With Europe’s leaders divided over how to negotiate Brexit, the labyrinthine process of disentangling Britain from the EU is daunting. Does Brexit set a precedent for Scotland and Northern Ireland to reexamine their respective political and economic arrangements? Will Brexit act like an accelerant or retardant for nationalist impulses in Austria, whose constitutional court ruled that its presidential election will be re-run in the fall? What concessions, if any, will the EU grant the UK on the terms of Brexit?
Harvard Professors and Weatherhead Center Faculty Associates Jeffry Frieden and Peter Hall shared their reactions to the referendum with the Weatherhead Center for International Affairs.
Q: There is some dispute over the mechanics of how the UK will leave the EU. Walk us through the timing of the major procedural steps.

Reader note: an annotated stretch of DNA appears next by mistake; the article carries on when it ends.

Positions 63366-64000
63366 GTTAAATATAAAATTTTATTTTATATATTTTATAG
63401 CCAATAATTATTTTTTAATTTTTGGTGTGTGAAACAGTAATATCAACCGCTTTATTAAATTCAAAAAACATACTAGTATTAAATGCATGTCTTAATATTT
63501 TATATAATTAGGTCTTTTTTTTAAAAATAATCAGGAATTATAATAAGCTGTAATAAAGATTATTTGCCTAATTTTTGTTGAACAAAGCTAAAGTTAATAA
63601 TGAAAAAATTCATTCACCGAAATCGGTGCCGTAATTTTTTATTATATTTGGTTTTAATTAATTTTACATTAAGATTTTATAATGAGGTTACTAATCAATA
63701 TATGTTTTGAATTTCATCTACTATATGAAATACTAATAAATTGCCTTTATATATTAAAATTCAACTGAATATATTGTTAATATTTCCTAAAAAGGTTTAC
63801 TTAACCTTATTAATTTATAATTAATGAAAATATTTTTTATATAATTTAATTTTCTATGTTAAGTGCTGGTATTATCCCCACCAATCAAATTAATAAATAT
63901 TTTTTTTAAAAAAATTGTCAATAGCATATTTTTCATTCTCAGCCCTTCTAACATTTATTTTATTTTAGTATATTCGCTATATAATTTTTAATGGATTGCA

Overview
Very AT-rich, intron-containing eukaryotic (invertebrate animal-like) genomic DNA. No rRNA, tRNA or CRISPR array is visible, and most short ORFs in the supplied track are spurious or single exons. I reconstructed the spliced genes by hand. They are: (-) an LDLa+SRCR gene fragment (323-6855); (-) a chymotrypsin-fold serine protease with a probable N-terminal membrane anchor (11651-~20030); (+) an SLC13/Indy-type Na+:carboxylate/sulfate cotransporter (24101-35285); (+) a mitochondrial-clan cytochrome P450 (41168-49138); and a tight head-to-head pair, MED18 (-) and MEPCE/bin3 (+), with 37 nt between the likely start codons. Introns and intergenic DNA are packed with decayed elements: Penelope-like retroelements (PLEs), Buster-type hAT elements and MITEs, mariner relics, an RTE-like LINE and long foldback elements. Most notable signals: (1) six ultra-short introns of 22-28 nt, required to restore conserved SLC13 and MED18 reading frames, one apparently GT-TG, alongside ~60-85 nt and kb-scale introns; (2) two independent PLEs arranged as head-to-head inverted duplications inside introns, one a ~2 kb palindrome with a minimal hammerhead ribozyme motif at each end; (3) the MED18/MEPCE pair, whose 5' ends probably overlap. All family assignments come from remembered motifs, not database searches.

Frieden: The UK has to activate Article 50 of the Treaty of Lisbon, asking to withdraw from the EU. David Cameron wants to delay this until the Conservative Party has a new leader, and the UK a new Prime Minister, which could mean delaying the start of the process until next year. But the other member states want to accelerate withdrawal. In any case, once the process is initiated, the EU and the UK will have to negotiate the terms of the withdrawal and, more important, the terms upon which the EU will interact with the UK in the future. At one extreme is the “Norway” option, by which the UK would remain a member of the single market but not a member of EU institutions. This is probably unacceptable to the UK, as it would mean accepting the free movement of people, and the principal selling point of the Leave campaign was its opposition to immigration. At the other extreme is the “WTO” option, by which the UK would be treated like any other country (e.g., the United States, Canada), hence excluded from any aspect of the single market. It is all to be decided, and nobody really knows what the final outcome will be.